Lincoln & me

In a previous life I think I must have known Abraham Lincoln.

I’m only half-kidding.

There is no other explanation for why, when I read about him, hear his speeches read aloud or see even the driest of documentaries having to do with him, I usually end up a sobbing mess. (Ok, there probably IS another explanation, like that I am overly sentimental, but I like the reincarnation aspect better.)

Lincoln tops my list of “If you could choose anyone living or dead to invite to dinner, who would it be?”    Normally that game asks you to choose 5 people for a dinner party, but I’m greedy and don’t want to share my conversation.   Our 16th President is the winner.  No one else even comes close.  (However, in case you’re interested,  second would be Eleanor of Aquitaine.)

Of course, if you ask  a cross-section of people anywhere in the country who their favorite President is, probably a lot of them would say Abraham Lincoln.

Let’s just say it’s not a surprising choice.

The thing is I like Lincoln more, the more I learn about him.  An unusual occurrence, in my experience.   I like him because he was far from perfect.  He was not a saint who always knew that slavery was evil and made it his life’s purpose to end it.  He struggled with his own prejudices for most of his life, but was able to overcome them.   He did not set out to be a martyr for any cause.   The men he chose to be in his Cabinet, for the most part, didn’t like him and thought they were much better suited than he to the office of President.  It turned out to be a genius move.  (If you have not read Doris Kearns Goodwins “Team of Rivals” you must.  It is simply brilliant.)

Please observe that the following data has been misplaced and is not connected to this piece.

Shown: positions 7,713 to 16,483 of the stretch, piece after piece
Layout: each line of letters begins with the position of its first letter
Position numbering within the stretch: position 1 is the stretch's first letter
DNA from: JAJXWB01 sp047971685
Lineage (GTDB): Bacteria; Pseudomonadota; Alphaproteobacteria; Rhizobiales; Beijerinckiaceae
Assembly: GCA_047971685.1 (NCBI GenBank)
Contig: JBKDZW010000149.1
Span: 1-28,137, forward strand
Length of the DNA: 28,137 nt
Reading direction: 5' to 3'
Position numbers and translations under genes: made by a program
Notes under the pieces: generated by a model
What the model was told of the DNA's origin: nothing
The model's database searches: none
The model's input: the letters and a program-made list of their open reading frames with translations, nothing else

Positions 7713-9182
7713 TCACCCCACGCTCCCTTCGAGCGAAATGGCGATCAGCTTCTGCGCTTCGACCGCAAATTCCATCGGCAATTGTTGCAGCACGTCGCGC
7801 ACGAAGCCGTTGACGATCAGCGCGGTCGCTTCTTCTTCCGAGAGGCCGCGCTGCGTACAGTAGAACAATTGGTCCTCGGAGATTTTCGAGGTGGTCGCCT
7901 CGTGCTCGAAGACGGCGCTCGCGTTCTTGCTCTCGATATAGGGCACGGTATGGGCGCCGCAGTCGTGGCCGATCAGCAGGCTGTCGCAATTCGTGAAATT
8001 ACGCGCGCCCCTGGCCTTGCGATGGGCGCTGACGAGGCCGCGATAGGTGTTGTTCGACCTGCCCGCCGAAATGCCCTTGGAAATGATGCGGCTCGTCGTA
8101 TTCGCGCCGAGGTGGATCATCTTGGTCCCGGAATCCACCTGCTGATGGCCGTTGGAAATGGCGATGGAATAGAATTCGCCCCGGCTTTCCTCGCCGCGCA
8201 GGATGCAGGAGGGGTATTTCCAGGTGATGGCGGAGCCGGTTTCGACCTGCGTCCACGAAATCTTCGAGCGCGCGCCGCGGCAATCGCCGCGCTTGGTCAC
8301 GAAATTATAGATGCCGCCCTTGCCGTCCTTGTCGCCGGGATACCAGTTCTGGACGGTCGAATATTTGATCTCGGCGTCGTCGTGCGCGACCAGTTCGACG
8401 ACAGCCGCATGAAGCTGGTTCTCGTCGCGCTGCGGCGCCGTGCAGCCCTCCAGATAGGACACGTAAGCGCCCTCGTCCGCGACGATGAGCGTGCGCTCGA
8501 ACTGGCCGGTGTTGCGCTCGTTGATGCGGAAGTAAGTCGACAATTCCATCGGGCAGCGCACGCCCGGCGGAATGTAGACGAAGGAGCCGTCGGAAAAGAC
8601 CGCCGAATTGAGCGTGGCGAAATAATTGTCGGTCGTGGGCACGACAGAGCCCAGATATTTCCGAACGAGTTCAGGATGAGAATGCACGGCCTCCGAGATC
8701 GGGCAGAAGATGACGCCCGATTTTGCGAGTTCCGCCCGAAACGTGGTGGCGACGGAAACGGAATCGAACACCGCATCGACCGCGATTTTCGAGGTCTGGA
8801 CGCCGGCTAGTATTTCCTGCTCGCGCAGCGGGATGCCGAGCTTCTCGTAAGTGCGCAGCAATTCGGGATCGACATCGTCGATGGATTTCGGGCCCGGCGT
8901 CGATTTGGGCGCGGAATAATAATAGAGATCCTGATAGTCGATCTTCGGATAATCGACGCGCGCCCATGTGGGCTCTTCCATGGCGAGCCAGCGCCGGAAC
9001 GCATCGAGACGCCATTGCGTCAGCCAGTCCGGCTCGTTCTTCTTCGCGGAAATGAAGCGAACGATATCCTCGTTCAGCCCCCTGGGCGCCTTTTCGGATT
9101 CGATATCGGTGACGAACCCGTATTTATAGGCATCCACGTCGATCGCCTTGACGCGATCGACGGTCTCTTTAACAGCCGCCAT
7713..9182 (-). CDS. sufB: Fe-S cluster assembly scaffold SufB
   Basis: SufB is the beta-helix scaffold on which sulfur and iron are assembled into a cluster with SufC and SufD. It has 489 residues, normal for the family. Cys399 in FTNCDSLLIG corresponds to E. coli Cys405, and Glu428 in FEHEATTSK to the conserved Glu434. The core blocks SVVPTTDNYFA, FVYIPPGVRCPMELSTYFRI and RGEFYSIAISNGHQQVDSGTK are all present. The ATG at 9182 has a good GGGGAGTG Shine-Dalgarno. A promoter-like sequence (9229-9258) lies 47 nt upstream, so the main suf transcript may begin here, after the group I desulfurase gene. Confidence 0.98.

So I look at Lincoln and I see an imperfect, intelligent man who accomplished what many thought was impossible.  He wasn’t always perfectly scrupled about it – he even abused the power of the office of the President – suspending habeus corpus, threatening to imprison at least one of the Supreme Court justices who disagreed with him, among other things – but he saved the Union and freed a people.

Not a bad trade off, in my opinion.

From this angle, you feel you might be interrupting him...

The Gettysburg Address, in its' entirety

My favorite stop of the day, with two of my favorite people

About Amy

Amy Milstein was born and raised on a farm in Indiana, but after 20+ years considers herself a full-fledged New Yorker. She is married with two kids, who do not go to school but are instead life learners. This means they learn by living in the world (real life ) instead of hearing about it and simulating it in a classroom. With her family, Amy loves to travel, read, watch movies, write, sew, knit - the list is endless.
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